Divorce Attorney Marcie Baker Explains Imputed Income For Alimony Judgments
Zephyrhills, FL (Law Firm Newswire) September 13, 2013 - Alimony awards are often the most contentious part of a divorce settlement. Income may be imputed – that is, attributed – to voluntarily unemployed persons for purposes of calculating alimony awards.
Most individuals are capable of some kind of gainful employment. Many who are incapable, are beneficiaries of some kind of government assistance. But as Zephyrhills divorce attorney Marcie Baker points out, it is often the potential, more so than the reality, that influences the award of alimony.
“If a spouse is capable of earning a living, the salary they might reasonably be expected to attain may be imputed to them, therefore reducing the amount of alimony they would otherwise be awarded, regardless of their actual employment history,” Baker said.
Section 61.08 of the Florida Statutes addresses alimony. In order for alimony to be awarded, one party must have a need for alimony, and the other must have the ability to pay. Given those facts, all relevant factors will be considered to arrive at an alimony judgment. Those factors include, but are not limited to, “all sources of income available to either party” and “earning capacity, educational level and employability of the parties and, if applicable, time necessary for either party to acquire sufficient education or training to find appropriate employment.”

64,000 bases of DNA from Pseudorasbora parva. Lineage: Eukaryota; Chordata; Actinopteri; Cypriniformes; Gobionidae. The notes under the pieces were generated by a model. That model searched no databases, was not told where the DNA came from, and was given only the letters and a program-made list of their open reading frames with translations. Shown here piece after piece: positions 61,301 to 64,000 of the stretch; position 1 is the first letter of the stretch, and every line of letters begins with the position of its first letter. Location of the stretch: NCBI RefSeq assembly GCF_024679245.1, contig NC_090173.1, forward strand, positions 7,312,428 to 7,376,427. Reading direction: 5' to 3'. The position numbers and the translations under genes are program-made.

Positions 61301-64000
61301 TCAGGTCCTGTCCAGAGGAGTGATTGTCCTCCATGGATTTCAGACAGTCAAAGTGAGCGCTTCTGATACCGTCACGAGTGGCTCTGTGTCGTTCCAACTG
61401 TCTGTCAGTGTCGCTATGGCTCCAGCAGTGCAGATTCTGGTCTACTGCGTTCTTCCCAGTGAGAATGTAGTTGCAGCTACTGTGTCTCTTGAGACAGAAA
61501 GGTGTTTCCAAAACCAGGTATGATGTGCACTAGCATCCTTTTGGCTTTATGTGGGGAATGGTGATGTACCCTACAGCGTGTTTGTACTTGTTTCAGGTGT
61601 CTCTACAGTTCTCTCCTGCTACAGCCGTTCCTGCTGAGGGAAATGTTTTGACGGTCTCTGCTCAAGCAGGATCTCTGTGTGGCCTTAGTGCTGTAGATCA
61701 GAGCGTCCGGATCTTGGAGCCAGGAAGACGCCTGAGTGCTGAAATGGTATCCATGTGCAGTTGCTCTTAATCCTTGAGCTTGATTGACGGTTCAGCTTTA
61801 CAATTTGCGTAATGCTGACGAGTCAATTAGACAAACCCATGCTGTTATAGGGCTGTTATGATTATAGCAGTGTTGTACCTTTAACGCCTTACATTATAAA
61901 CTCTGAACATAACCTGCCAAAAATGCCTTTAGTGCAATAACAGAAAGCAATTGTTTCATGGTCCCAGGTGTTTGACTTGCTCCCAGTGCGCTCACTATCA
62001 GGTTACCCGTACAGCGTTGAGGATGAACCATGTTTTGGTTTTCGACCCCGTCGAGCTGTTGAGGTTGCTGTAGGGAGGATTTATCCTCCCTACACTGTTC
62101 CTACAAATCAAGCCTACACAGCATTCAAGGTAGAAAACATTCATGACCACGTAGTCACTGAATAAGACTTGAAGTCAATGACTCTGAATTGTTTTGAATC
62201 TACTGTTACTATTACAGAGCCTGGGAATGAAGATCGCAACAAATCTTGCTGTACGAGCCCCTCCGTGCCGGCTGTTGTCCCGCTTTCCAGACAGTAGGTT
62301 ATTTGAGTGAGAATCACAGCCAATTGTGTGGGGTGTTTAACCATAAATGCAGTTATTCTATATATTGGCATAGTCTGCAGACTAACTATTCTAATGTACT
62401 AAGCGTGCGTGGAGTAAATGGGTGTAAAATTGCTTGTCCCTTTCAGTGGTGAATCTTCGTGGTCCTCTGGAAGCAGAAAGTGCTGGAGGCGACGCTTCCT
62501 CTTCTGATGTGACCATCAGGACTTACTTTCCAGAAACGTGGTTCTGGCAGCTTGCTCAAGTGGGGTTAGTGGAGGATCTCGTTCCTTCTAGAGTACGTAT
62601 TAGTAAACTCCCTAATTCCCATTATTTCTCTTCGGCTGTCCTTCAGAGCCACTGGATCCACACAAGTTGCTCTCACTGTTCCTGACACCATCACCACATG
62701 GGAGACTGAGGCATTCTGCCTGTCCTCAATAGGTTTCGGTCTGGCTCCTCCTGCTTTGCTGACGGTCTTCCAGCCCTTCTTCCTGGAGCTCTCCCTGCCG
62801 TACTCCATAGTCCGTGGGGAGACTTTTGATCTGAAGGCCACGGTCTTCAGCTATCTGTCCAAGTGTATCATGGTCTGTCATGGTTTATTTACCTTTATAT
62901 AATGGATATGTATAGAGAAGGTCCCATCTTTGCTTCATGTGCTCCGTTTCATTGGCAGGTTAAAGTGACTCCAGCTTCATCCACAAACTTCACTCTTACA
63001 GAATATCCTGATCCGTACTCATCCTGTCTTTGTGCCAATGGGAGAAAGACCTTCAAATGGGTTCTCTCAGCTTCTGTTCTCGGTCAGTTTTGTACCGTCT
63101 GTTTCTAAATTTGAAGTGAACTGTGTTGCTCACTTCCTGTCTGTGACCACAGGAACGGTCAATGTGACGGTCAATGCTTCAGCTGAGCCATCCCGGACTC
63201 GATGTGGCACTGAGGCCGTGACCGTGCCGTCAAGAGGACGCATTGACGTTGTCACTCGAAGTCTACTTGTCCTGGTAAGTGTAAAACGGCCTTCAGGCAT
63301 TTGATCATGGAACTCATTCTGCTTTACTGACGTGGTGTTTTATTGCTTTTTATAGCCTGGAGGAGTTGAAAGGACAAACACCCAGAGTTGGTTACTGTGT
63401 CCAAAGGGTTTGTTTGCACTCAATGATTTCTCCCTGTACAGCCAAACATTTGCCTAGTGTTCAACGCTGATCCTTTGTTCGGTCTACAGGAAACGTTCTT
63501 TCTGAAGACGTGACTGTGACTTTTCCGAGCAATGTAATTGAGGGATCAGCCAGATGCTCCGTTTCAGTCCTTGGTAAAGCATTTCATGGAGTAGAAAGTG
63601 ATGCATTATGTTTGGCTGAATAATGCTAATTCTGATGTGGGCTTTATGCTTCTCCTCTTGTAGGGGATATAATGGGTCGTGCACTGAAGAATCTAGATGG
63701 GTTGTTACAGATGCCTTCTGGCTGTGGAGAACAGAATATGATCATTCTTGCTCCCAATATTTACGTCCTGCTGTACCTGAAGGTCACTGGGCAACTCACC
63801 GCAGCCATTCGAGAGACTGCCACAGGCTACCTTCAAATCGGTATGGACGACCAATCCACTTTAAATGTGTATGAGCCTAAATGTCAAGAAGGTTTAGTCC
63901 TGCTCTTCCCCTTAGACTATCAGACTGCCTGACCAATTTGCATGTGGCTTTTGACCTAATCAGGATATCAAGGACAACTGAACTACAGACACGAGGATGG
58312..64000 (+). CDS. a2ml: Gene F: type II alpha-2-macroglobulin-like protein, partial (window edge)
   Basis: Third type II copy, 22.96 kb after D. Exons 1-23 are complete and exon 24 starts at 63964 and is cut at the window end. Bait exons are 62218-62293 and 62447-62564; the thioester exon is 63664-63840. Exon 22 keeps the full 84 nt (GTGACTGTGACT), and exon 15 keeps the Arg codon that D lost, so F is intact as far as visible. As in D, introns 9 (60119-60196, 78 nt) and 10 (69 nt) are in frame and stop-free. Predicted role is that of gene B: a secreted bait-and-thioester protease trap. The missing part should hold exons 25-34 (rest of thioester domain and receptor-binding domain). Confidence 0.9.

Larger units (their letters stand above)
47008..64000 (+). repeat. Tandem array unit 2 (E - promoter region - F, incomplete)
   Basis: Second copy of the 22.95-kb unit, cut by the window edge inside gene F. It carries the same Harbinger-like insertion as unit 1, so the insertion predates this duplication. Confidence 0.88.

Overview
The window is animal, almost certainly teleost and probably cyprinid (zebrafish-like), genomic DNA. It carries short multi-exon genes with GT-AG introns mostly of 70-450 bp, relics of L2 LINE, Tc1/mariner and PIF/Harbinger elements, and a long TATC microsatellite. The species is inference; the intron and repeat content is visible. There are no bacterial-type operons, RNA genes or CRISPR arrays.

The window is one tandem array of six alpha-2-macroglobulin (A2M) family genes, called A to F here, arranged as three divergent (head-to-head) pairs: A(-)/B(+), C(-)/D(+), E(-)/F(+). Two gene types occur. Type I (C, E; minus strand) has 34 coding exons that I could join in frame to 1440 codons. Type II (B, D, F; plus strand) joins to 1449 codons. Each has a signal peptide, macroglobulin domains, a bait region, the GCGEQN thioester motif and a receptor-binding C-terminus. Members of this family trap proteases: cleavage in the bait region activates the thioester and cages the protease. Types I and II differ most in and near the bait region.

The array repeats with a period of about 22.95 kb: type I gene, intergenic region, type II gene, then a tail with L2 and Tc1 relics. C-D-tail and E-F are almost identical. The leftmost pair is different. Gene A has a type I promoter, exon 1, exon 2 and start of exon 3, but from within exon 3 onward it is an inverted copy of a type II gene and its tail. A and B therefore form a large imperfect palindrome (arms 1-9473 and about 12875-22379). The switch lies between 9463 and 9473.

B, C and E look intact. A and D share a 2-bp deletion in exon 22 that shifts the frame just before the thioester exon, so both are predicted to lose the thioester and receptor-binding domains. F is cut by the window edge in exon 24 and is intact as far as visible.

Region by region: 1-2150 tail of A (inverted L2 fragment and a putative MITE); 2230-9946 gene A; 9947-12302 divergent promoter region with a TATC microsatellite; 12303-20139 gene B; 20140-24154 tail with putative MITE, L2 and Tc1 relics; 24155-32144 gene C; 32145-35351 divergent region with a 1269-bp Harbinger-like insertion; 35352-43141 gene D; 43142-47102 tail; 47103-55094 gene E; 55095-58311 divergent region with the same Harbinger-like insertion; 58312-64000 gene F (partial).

The Florida divorce of Broemer v. Broemer is a recent example of a case in which income was imputed. Mary and Thomas Broemer divorced in 2012. Mary had not been employed since 1993. She did not have a high school diploma. Thomas hired an occupational expert, who testified that Mary could obtain employment at $15,196 per year even without a diploma, but could easily obtain a GED, which would allow her to find a job earning up to $20,000 per year.
Mary's physician testified that she had carpal tunnel syndrome in both wrists and “essential tremor,” a shaking condition, and could not perform any job requiring her to repeatedly lift 20 pounds or more. Mary argued that she could not get a job because of her condition.
The court imputed income to Mary of $15,000 per year for alimony calculations, pointing out that she had made no effort to secure work and had also never applied for Social Security or disability.
“The burden of proof in cases such as this lies with the party who wishes to impute income to the other,” Baker added. “This is a job for a seasoned divorce attorney who understands the standards of evidence.”
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